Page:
by Lyla Lee
“Only eight years ago, people only knew about Psy and the memeable moments in “Gagnam Style.” Now BTS is everywhere, and people from all sorts of different backgrounds are lined up to audition.”
As a fat girl, Skye Shin is constantly hearing about all the things she shouldn’t do. Don’t dance. Don’t wear bright colours. Don’t eat too much, especially not in public. Even her own mother is so embarrassed about her weight that they haven’t been back to Korea to visit their extended family for years. But Skye isn’t about to let any of that stop her from achieving her dream of becoming a K-pop star, and she knows she has both the voice and the dance skills to do it. With a permission slip signed by her father, Skye auditions for My Shining Star, the first K-pop reality TV competition to take place entirely in America. But in order to win, she’ll not only have to prove her skills to the judges and audience, but also overcome the stereotypes and misconceptions of an industry whose beauty standards don’t leave any room for girls like her.
Skye is a confident protagonist is who secure in her appearance but we get hints that this has not always been the case. We learn that in the past her mother put her on a series of restrictive diets, and there is a passing mention of a school counselor who may have been instrumental in helping her throw off that attitude and live her life without constantly thinking about her weight. However, I’ll Be the One isn’t the story of her coming to accept herself, but rather what she does with confidence once she has grounded herself in it. There is one brief moment in the story, after a judge has been particularly nasty to her, that Skye considers resubmitting to a dietary regime, but in general she holds fast to her principles and doesn’t let people’s comments get to her. She literally wears rose-tinted sunglasses to her audition, and this is generally representative of her character and approach to the world.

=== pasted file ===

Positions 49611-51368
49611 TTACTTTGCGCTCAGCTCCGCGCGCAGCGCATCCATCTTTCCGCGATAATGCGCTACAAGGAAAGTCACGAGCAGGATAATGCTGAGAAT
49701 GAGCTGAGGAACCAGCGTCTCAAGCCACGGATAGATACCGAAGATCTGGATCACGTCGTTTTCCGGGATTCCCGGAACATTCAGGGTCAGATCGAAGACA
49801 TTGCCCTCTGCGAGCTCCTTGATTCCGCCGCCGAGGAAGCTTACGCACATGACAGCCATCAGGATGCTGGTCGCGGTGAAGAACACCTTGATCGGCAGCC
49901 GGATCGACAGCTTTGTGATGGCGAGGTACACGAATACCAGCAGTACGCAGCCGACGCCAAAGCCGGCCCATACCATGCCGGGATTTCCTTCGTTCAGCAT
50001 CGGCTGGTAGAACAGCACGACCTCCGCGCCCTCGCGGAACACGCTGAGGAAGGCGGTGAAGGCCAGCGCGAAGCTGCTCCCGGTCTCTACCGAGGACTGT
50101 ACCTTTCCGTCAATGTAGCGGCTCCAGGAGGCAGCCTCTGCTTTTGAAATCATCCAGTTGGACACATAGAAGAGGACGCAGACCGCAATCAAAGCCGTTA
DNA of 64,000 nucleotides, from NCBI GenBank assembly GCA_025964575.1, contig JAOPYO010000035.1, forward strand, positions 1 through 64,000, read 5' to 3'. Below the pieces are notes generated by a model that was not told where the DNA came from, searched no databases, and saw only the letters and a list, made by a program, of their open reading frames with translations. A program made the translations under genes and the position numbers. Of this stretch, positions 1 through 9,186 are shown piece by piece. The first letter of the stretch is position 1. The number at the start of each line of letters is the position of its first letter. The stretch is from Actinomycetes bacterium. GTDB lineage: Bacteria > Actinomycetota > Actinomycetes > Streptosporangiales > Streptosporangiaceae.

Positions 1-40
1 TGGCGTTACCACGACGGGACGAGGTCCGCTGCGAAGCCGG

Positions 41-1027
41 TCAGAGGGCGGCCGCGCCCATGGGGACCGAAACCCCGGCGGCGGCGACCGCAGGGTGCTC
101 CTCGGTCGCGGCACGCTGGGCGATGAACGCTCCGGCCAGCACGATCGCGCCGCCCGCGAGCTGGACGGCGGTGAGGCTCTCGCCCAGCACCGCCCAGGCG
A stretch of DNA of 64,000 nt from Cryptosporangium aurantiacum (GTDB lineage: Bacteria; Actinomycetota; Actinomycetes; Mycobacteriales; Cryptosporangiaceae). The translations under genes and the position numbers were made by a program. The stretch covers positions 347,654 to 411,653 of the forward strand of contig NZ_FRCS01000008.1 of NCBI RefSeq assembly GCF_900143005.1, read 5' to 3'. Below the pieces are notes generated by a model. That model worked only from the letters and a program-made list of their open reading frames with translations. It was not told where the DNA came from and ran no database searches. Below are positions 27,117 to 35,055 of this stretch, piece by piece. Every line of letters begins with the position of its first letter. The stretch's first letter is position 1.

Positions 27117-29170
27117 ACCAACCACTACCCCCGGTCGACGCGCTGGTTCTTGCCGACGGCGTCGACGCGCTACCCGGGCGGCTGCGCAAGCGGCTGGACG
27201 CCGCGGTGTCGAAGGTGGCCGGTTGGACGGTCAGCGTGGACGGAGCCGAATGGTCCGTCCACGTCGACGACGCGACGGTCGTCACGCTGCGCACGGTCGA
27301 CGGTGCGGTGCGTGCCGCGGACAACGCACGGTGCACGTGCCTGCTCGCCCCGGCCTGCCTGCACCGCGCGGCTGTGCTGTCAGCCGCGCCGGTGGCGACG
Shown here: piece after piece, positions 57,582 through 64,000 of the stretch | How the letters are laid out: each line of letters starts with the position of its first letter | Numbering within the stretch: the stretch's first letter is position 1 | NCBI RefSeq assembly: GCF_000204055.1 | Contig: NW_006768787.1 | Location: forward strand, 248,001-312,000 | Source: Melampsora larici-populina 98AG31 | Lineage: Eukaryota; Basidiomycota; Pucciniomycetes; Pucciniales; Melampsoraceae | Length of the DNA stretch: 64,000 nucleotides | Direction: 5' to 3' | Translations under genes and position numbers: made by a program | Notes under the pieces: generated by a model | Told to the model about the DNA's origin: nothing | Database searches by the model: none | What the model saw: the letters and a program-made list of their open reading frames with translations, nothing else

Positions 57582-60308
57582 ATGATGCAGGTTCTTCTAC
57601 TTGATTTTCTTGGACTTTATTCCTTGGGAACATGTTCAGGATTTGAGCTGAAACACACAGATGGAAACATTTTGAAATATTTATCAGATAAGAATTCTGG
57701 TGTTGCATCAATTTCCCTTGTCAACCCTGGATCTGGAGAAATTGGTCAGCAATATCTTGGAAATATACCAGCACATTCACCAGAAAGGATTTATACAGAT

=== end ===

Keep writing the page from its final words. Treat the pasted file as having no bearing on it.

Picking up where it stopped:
Skye meets a cute girl in line for her audition, but when Lana turns out to have a girlfriend, Skye pivots just as quickly to being excited about meeting other queer Asian young women. The plot of I’ll Be the One does not focus significantly on Skye’s rivals. Rather, the main villain of the book is Bora, one of the judges of the show. She also happens to be the only woman on the judge’s panel, adding insult to injury. Bora repeatedly calls out Skye’s weight and appearance as being an impediment to her having a real career in the industry, but doesn’t seem to be able to see that this says more about the industry than about Skye or the market itself. With a sole vote, she cannot eliminate Skye single-handedly, but this brings the added pressure of knowing that in each stage of the competition, Skye must win the votes of both other judges every time in order to advance.
Because of the American setting, forbidden romance doesn’t play into I’ll Be the One in quite the same way that it featured in K-Pop Confidential or Shine. However, Skye does have a love interest in the form of Henry Cho, who also tries out for the show. Henry is a social media influencer who is the son of two people who are famous in the Korean entertainment industry, but who does not have a career there himself. However, my favourite part about their relationship is something that doesn’t come up until later in the book once they’ve gotten to know one another fairly well, which is that Henry is also bisexual, a nice bit of double representation. Henry is also the character who provides the window into the potential downsides of fame, and forces Skye into reckoning with the differences between a person’s public persona and their private self.
I’ll Be the One was the third K-pop YA novel I read recently, but I think it had a slightly different vibe while dealing with many of the same issues. Much of this is due to the fact that Skye is living at home and only periodically travelling to Los Angeles to take part in the show. It creates much less of an intense environment than stories in which the protagonist is enrolled in a full-time idol training program and mostly separated from their family. With the added aspect of the representation in this book, I think it might be my favourite of the three. This was a bit of a surprise to me as I initially started explore this genre looking for an analogue to the intense competition and drama provided by dance school books, but this lighter take really hit the spot.